Lawmakers in Idaho may know what side their bread is buttered on, but a recent win for Big Dairy won’t be the last word on a contentious battle over free speech and the public’s right to know what happens behind the scenes on America’s farms.
A coalition of journalists, free-speech advocates and animal-rights groups is challenging a controversial new Idaho law that criminalizes undercover investigations at agricultural production facilities. With support from the state’s $2.5 billion dairy industry, the law was proposed after a 2012 video investigation by the group Mercy for Animals purported to show workers at a local dairy farm beating, shocking and deliberately inflicting pain on cows.
The dairy employees exposed in the investigation were reportedly fired, but the incident set the stage for Idaho’s hugely influential agricultural industry to spearhead a proposal to ban such investigations on the grounds that they are conducted and presented with extreme bias, and therefore unfairly damage dairy farmers’ businesses. A bill was introduced earlier this year and signed by Gov. C.L. “Butch” Otter on Feb. 28, making Idaho the latest of at least seven states to enact so-called ag-gag laws.
On Monday, a legal challenge to Idaho’s law was filed by a group of plaintiffs that includes the ACLU of Idaho, the Center for Food Safety and PETA. Leo Morales, communications and advocacy director for the ACLU of Idaho, called the legislation “dangerous,” accusing the state government of blatantly safeguarding agricultural interests at the expense of basic constitutional rights. “The state is choosing to protect the speech of the ag industry over that of its critics,” Morales told International Business Times in a phone interview. “Whenever the government chooses to protect one group over another, that’s not allowed by the Constitution.”
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Filed in U.S. District Court for the District of Idaho, the lawsuit names as defendants Gov. Otter and Lawrence Wasden, the state’s attorney general. A spokesman for Wasden’s office said the office doesn’t comment on pending litigation.
Last year, Utah passed a similar law, and like in Idaho’s case, critics responded with a lawsuit. (The legal challenge was filed in December 2013, and the case is still pending.) But Morales said the Idaho law is particularly broad, encompassing a range of agricultural settings that goes far beyond industry-related interests. “For example, if I were to take a picture of my neighbor who owns some chickens, and my finger just happens to cross into their property, that’s not allowed under this law,” he said.
Even worse, Morales said, ag-gag laws set a troubling precedent that may spill into any number of industries wishing to shield themselves from public criticism. That slippery-slope concern was echoed by Will Potter, a Washington-based journalist and author of “Green Is the New Red: An Insider's Account of a Social Movement Under Siege,” who is among the plaintiffs named in the lawsuit. “If these laws go unchallenged, it’s not just investigators and activists at risk,” Potter said in an email. “It’s farm workers, journalists like me, and perhaps most importantly, consumers. These laws are meant to keep the public from knowing what they’re buying. I’m already seeing these ag-gag laws pop up in other countries around the world, and some proposals have also included other industries. If we don’t stop these laws now, they will become the new model for how corporations keep the public in the dark about practices that are dangerous for the environment, workers and public safety.”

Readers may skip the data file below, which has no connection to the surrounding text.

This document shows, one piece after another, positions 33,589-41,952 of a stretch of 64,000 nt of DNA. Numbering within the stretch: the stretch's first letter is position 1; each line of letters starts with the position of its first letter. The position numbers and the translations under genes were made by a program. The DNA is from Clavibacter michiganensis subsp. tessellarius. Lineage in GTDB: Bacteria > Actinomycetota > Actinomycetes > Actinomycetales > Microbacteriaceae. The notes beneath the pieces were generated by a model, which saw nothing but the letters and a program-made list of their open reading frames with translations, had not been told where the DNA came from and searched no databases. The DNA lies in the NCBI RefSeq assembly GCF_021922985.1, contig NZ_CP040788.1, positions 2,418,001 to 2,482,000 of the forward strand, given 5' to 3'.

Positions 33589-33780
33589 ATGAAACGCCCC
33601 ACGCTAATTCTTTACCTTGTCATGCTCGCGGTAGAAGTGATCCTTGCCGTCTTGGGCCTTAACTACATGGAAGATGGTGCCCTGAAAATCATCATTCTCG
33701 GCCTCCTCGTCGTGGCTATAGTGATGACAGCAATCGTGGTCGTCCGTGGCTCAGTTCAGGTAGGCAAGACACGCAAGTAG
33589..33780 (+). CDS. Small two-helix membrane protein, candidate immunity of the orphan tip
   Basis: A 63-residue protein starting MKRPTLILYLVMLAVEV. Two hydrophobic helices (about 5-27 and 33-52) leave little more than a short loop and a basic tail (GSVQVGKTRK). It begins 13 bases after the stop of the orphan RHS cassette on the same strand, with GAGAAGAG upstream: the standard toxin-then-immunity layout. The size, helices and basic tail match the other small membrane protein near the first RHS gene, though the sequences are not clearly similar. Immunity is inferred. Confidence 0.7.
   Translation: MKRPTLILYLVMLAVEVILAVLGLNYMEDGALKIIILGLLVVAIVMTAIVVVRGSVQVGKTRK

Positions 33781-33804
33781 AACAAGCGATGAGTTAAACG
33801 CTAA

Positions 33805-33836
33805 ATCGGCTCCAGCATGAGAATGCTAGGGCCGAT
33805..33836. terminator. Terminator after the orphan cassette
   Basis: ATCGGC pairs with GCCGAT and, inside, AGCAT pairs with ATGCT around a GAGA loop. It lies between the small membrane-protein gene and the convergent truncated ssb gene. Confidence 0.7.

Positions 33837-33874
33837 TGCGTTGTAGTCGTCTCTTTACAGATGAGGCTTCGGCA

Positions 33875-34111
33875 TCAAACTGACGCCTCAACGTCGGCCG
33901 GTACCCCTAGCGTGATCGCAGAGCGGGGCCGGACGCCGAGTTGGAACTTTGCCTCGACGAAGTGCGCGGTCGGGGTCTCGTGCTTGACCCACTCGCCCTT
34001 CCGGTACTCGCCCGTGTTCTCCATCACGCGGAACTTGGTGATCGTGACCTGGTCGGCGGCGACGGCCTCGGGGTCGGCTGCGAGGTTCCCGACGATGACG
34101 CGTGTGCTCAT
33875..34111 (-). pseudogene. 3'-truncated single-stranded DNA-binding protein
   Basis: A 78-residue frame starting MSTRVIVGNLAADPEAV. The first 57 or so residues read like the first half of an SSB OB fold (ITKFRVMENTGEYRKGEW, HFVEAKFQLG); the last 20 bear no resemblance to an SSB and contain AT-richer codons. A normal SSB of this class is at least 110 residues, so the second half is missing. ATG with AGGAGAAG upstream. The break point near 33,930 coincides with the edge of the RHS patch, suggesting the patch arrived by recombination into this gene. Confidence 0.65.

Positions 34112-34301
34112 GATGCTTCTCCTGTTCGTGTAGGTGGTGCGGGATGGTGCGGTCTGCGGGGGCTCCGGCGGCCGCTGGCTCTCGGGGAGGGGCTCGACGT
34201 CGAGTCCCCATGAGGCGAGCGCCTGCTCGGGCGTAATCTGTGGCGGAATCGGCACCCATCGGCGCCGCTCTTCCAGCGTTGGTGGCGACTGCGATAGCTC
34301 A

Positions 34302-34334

Ag-gag law proposals have surfaced in about 22 states, and Morales said most have failed to pass. But both he and Potter expressed deep concern that the laws are not gaining wider attention as being a threat to the First Amendment and press freedom. In many media reports, the issue has been conflated with animal-rights extremism and the oft-criticized tactics of groups like PETA, whose outspoken campaigns and use of graphic imagery can turn off even potential allies. Morales said agricultural interests in Idaho have capitalized on the dubious reputation of some animal-rights groups as a means of categorizing all ag-gag critics as a fringe element, thereby deflecting attention from the law’s potential to undermine free speech. “It’s strategy of the other side,” he said. “Groups that opposed this law were called ‘radicals’ and ‘terrorists.’ These are the terms that the other side has used to really break the credibility of any group that opposes these pieces of legislation.”
A representative for the United Dairymen of Idaho said the group is unable to weigh in on legislative or policy issues. According to the group’s website, milk produced from Idaho farms generated $2.5 billion in 2012, ranking it as the “largest single sector in the state’s agriculture industry.”
With revenue that high, even a small dent in production would be spilled milk worth crying over, but Morales said essential liberties shouldn’t have to be sacrificed to protect commercial interests, no matter how powerful -- or tasty. “For them, perhaps it may be a matter of bottom line and profits, but the Constitution doesn’t discriminate with regards to the First Amendment,” Morales said. “Just because they may not like the speech that’s coming out about them, doesn’t mean they have the right to ban it.”